We now know that the official request by US Senator Diane Feinstein to prosecute Julian Assange, the editor-in-chief of Wikileaks, for espionage was made as far back as December 2010. To see the original document, click here (Gillard and Co. would have been informed of this at the time). Here is a quote from it: “We believe that Mr. Assange’s conduct is espionage and that his actions fall under the elements of this section of law. Therefore, we urge that he be prosecuted under the Espionage Act”.
Meanwhile, the chess pieces are falling into place: the Swedish Government continues to insist that Assange can only answer questions about the sex allegations in Sweden, from where he will be onward-extradited to the USA; the British Government can insist, but won’t, that as a condition of Assange’s extradition to Sweden there be no onward extradition; the Australian Government insists it is doing all it can to assist Assange, who has received death threats, but in reality is doing bugger all. (See video interview with Jennifer Robinson, above, who raises these issues much more eloquently.) Ultimately, everything points to America, which intends to make an example of Assange (and Bradley Manning) so that no one dare leak or publish leaked information again.
The US Government, however, is delusional if they believe they can stop dissent or prevent those who reveal truth from continuing to do so. If Assange is extradited to America, charged and then convicted, no matter how draconian the punishments, the human tendency to fight against authoritarian systems will prevail. But rather than adopt a largely defensive posture we – Wikileaks supporters, or otherwise; Assange supporters, or not; liberationists in general – must go on the attack via every means at our disposal, including expanding the Wikileaks operations and creating many similar initiatives.
There are also a number of legal moves that can be made, beyond the purely defensive (as outlined here and here) and should civil writs be served (in more than one country) then Christine Assange, the mother of Julian, may prove to be pivotal. The expanded Wikileaks legal team, under the direction of Sr. Garzon, could not be better placed if prosecution went ahead, so perhaps it’s time we got to know the people in this team a bit better.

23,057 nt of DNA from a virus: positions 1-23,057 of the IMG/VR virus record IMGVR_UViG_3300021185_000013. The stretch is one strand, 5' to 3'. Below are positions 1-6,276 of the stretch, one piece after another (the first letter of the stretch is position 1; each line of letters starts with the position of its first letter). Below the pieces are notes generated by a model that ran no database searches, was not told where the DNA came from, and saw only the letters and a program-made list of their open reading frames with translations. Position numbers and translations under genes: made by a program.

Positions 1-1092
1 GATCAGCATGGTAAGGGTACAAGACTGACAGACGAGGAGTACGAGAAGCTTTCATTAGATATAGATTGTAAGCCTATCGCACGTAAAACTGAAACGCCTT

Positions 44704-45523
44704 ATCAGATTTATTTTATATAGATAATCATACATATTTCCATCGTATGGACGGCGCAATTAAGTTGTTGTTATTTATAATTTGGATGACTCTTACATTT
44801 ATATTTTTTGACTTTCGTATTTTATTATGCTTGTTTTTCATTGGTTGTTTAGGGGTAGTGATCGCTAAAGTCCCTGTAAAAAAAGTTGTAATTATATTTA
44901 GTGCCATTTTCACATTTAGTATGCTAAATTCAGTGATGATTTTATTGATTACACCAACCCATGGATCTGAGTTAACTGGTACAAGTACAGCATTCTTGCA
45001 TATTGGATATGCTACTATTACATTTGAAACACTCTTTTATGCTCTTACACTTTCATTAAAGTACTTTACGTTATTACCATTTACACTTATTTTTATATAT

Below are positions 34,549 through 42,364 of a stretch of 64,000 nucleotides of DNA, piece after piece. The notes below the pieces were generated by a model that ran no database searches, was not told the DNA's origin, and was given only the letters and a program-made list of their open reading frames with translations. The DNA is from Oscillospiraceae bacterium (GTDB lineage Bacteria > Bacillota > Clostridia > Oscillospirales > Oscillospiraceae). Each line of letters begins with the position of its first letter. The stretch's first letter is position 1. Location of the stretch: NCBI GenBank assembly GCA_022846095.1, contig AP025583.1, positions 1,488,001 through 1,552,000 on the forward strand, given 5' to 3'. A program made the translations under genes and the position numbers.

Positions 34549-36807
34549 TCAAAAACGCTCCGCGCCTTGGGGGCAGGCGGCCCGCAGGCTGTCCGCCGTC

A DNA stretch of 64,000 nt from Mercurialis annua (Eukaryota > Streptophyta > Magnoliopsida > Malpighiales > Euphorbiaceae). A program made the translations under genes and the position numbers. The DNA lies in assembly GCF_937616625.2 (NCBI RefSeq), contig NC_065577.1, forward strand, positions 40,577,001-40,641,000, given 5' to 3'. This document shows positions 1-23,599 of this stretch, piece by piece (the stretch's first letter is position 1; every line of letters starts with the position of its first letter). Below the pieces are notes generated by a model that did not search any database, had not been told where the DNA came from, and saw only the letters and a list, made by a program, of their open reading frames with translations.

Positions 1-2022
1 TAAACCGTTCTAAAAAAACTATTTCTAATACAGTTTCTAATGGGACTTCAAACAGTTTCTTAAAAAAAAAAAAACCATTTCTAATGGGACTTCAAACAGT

Here, then, is a brief introduction to the members of what could be called the Wikileaks ‘A Team’. Each is renowned for his/her stand against injustice and their fight for human rights. Collectively, their integrity is unquestionable.
Note: to see a recent article by Michael Ratner (see profile below) on the US war against Wikileaks, click here.
Julian Burnside (Australia)
Julian Burnside represented the Maritime Union of Australia in the 1998 waterfront dispute and won the case. He represented Victoria’s chief civil liberties organisation against the Australian Government over the Tampa affair. He was a staunch critic of the Howard Government’s policy of mandatory detention of asylum seekers. He has organised free accommodation and legal representation for refugees in Australia. He won a major case re. the ‘Stolen Generation’ involving Aboriginal children forcibly taken from their parents by Government. In 2004 he was awarded the Human Rights Law Award and in 2007 he received the Australian Peace Prize from the Peace Organisation of Australia. His involvement with the Assange case is largely in relation to Australian Government matters.
Baltasar Garzon (International)
On 17 October 2008, Sr. Baltasar Garzón formally declared the acts of repression committed by the Franco regime to be crimes against humanity, and accounted them in more than one hundred thousand killings during and after the Spanish Civil War. Garzón came to international attention on 10 October 1998 when he issued an international warrant for the arrest of former Chilean President Augusto Pinochet for the alleged deaths and torture of Spanish citizens. The Chilean Truth Commission (1990–91) report was the basis for the warrant, marking an unprecedented use of universal jurisdiction to attempt to try a former dictator for an international crime. Eventually it was turned down by British Home Secretary, Jack Straw, who rejected (on spurious health grounds) Garzón’s request to have Pinochet extradited to Spain. Garzón also filed charges of genocide against Argentine military officers on the disappearance of Spanish citizens during Argentina’s 1976–1983 dictatorship. Eventually, Adolfo Scilingo and Miguel Angel Cavallo were prosecuted in separate cases (Scilingo was convicted and sentenced to over 1000 years incarceration for his crimes). Garzón issued indictments for five Guantanamo detainees, including Spaniard Abderrahman Ahmad and United Kingdom resident Jamil El Banna. Ahmad was extradited to Spain on 14 February 2004. El Banna was repatriated to the United Kingdom, and in 2007, Garzón then dropped the charges against him. Garzon was recently appointed to the Assange/Wikileaks legal team.